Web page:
How to deal with debt while married
Debt is always an important issue in marriage, regardless of whether you are a newly-wed couple or have been married for many years. You keep on arguing with your spouse about who is responsible for paying the debts and often it leads to nasty fights. Arguments lead you nowhere. Instead, you should try and sort out your liabilities.
There are several ways in which married couples can handle their debts. But before you start to deal with your debts, do learn about the rights that you and your spouse have under the laws of your state.
Every state has its specific laws concerning who owns what debt, but in general state laws can be divided into two types on the basis of laws:
- Community Property States
- Common Law States
Handling debts in a community property state will have its positives and negatives. In a community property state, you will be singularly responsible for the debts that you incurred before marriage unless you and your spouse decide otherwise after marriage. However, any debt that you incur during marriage is both your and your spouse’s responsibility.
If you get into debt and the creditor begins collection actions or if you file for Chapter 7 Bankruptcy, the creditor/trustee can seize both your and your spouse’s marital properties and income in order to pay off the debts. At a glance, it might appear terrible, but it can be quite advantageous too because the debts get paid faster when both of you strive to pay it off. Moreover, in Chapter 7, both of your eligible community debts will be discharged.
The sole exception to community property rule occurs in Texas. Under Texas law, if there is a disagreement as to who owes on the debt, the judgment and requirements vary from one case to another.
The only way to escape a community property state’s joint property laws is to sign a pre-or-postnuptial agreement. In fact, nuptial agreements are gaining popularity with growing complexities emanating from debts. You and your spouse/partner can either go for a pre or postnuptial agreement to sort out who should owe what and thereby avoid all those tiffs that arise over debts and bill payments.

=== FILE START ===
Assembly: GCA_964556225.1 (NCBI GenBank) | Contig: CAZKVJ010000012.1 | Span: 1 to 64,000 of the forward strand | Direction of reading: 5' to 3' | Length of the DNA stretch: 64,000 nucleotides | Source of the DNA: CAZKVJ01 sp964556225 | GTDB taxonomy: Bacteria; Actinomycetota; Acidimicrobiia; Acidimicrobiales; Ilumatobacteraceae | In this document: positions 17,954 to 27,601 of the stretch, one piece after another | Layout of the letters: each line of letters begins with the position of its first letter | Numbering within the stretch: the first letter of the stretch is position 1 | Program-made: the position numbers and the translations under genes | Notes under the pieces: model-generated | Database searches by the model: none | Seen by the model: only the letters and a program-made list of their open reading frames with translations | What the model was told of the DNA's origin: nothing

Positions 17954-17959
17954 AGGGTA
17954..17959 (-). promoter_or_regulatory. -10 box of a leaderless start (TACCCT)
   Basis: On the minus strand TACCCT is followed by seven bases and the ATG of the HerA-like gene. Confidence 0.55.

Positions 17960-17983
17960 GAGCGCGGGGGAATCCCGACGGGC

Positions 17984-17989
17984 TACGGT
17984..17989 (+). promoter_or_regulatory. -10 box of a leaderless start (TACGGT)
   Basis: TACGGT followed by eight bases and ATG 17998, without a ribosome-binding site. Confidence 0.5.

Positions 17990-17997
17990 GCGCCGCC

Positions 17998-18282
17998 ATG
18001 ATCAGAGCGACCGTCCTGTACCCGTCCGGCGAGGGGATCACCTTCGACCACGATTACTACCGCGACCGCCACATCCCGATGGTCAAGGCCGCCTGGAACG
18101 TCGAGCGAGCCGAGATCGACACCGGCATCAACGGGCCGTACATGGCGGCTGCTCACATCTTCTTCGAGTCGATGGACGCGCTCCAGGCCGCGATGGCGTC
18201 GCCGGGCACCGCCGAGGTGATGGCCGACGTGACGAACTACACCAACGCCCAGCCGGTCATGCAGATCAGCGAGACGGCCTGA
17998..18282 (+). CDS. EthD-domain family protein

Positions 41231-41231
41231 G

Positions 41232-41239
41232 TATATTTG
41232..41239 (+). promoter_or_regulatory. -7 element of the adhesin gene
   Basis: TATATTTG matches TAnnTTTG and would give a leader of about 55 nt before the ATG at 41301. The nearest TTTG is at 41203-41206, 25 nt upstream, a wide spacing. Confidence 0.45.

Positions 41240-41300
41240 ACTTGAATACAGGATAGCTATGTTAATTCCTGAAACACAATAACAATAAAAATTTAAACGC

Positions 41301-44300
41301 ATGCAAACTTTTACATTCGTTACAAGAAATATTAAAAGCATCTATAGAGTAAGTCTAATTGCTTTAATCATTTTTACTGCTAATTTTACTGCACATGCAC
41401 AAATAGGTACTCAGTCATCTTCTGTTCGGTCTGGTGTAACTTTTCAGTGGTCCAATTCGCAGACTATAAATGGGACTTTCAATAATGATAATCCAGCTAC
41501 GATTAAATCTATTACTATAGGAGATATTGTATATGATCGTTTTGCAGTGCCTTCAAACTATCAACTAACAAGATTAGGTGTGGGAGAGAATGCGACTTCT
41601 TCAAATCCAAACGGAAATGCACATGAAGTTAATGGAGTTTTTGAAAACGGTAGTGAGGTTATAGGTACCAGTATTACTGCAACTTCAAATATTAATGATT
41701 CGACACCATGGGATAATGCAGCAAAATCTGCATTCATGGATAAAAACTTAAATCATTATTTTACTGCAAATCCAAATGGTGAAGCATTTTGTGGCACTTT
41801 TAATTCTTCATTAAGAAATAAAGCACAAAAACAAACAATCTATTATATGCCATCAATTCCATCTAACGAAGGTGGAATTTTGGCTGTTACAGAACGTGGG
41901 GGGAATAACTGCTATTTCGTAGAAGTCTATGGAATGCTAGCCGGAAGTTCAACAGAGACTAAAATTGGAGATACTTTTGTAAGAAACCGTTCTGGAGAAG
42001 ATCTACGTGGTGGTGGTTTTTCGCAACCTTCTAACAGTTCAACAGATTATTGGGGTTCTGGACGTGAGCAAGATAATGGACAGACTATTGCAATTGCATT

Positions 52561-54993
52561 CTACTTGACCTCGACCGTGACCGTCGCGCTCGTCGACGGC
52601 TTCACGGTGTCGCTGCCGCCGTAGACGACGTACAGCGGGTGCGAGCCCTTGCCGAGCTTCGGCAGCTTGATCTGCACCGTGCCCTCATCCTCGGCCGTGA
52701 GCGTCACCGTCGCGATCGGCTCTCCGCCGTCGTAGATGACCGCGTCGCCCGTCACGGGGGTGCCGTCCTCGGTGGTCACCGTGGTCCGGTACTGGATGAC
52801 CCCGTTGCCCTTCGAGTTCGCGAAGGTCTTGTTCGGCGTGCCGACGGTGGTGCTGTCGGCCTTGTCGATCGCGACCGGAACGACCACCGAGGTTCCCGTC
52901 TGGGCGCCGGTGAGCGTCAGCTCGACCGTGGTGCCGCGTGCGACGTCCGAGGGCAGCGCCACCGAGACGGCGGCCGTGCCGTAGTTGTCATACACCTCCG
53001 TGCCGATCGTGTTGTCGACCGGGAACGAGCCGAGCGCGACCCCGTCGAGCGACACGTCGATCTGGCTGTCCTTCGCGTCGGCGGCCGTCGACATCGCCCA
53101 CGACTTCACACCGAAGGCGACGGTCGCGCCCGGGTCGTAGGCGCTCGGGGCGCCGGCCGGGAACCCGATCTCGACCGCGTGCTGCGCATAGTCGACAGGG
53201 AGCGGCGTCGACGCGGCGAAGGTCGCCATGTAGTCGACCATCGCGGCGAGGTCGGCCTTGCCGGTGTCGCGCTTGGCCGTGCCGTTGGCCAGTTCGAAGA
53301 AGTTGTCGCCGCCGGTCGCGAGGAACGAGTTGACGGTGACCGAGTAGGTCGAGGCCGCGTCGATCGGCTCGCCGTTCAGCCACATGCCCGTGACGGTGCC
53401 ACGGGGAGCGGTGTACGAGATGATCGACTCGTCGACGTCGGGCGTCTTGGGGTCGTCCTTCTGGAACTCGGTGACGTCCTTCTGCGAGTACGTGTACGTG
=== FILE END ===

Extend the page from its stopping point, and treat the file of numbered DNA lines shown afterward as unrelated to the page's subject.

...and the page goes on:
Every state has its set of rules regarding what a pre/postnuptial agreement can and cannot cover. But to make sure that your agreement stands up in court, both you and your spouse/would-be spouse should consult lawyers. You and your partner can consult a lawyer together. But to avoid conflicts of interest, it is advised that you and your spouse/would-be spouse consult your own individual lawyers.
Next comes the Common Law States. These states, unlike the Community Property States, do not hold both the spouses responsible for debts by default. Here, only the spouse taking out the loan is liable for its repayment; the other spouse is in no way responsible, unless the loan has been co-signed by both the spouses. If you and your spouse have a joint account and your spouse takes out a loan, then the creditors can reach only half of the money in the account. In addition, a creditor cannot reach joint property held by two people as one legal entity and is meant for married couples exclusively.
Also in a Common Law State, you can file for bankruptcy without affecting the obligations and assets of your spouse. Even if you include your debts that you owe jointly with your spouse, then those debts may be partly or totally discharged and your joint assets may be used to pay them off.
Now that you have a fair idea about the laws concerning debt obligation in marriage, you should chalk out a plan in consultation with your spouse and start dealing with it right away. With some smart management of your debts, you can actually avoid all the unnecessary bitterness in your married life and restore your happiness.